Polymorphism in anhydrous theophylline - Implications on the dissolution rate of theophylline tablets

Neelima V. Phadnis, Raj Suryanarayanan

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The objects of this investigation were (i) to prepare and characterize a new anhydrous theophylline phase that is metastable under ambient conditions, ahd (ii) to prepare model tablet formulations containing either this metastable anhydrate (1*) or stable anhydrous theophylline (I), store them under different relative humidity (RH) conditions, and compare their dissolution behavior. I* was prepared by dehydration of theophylline monohydrate (II). Variable temperature X-ray powder diffractometry of II revealed the following series of transitions: II → I* → I. The metastable anhydrate, I*, which has not yet been reported in the literature, appears to be related monotropically to I. It was characterized by ambient and variable temperature X-ray powder diffractometry, Karl Fischer titrimetry, and thermoanalytical techniques (differential scanning calorimetry and thermogravimetric analysis). Tablet formulations containing either I* or I were prepared and stored at 33 and 52% RH (room temperature). The solid state of the drug was monitored by X-ray powder diffractometry and the tablets were subjected to the USP dissolution test. In tablets, I* completely converted to I in ≤ 10 days when stored at either 33 or 52% RH. Scanning electron microscopy provided direct visual evidence of recrystallization. This recrystallization was accompanied by a decrease in the dissolution rate of the stored formulations that was so pronounced in the formulations stored at 52% RH that they failed the USP dissolution test. The in situ solid-state transition appears to be responsible for the decrease in dissolution rate observed following storage. Stored tablets containing I showed neither a phase transition nor an alteration in their dissolution behavior.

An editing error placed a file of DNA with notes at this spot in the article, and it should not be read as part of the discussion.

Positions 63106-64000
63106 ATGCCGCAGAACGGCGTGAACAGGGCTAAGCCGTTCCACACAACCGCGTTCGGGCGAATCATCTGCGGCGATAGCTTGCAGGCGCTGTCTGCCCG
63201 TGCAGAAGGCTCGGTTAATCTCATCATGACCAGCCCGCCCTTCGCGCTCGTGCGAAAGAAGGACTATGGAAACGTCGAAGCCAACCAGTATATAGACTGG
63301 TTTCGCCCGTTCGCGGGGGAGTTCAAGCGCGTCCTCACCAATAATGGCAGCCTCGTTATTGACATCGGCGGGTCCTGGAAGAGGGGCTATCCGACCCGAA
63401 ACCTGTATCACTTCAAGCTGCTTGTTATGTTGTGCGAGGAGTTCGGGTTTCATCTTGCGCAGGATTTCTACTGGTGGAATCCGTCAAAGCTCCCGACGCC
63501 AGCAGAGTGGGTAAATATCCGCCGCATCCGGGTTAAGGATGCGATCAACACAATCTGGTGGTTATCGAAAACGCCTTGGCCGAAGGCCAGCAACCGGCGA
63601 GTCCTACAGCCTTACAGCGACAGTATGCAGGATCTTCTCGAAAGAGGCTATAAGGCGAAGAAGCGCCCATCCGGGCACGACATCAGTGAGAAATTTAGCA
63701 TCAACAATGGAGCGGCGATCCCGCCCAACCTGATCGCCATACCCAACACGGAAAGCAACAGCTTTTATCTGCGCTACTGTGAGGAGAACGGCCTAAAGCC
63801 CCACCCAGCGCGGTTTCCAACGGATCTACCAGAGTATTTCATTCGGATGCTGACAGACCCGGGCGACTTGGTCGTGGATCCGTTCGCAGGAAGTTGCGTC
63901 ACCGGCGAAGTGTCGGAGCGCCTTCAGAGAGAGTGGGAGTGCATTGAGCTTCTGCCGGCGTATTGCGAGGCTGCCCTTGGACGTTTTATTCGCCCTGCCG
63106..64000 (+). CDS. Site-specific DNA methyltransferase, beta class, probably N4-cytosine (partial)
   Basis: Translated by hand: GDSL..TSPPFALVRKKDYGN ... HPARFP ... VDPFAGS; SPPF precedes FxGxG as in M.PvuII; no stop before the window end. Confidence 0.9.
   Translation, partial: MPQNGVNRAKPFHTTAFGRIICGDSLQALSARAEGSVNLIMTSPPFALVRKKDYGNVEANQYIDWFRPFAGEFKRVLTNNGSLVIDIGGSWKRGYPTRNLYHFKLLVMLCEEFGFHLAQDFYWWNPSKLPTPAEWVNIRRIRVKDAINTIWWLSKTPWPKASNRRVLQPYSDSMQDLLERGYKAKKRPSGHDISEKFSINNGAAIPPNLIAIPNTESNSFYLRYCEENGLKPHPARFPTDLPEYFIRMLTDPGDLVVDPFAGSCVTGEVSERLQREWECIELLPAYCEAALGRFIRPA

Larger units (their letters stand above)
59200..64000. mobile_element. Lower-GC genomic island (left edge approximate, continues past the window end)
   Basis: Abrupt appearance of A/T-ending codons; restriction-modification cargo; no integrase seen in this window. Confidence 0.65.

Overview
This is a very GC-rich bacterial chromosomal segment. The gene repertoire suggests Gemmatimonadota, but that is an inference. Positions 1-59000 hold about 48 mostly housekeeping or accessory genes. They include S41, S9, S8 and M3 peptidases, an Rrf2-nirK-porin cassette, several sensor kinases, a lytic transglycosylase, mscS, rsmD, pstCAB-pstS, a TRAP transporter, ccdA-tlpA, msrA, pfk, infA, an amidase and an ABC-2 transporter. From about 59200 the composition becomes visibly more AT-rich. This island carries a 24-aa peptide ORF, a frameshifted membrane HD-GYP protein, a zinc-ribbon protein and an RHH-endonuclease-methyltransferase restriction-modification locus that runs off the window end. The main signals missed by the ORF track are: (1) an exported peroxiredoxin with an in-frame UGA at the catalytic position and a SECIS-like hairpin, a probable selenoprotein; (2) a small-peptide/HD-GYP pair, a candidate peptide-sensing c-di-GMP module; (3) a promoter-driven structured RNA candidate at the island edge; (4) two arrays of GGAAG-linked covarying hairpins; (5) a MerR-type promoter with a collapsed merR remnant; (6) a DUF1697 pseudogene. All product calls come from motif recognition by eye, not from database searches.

Original languageEnglish (US)
Pages (from-to)1256-1263
Number of pages8
JournalJournal of Pharmaceutical Sciences
Issue number11
StatePublished - Nov 1997

Bibliographical note

Funding Information:
NVP was partially supported by the USP Fellowship Program and the International Student Work Opportunity Program of the University of Minnesota. We thank Mr. Rebanta Bandyopadhyay for assisting in the SEM studies and Dr. Gary Ward for his help during the early stages of the project.

Copyright 2017 Elsevier B.V., All rights reserved.


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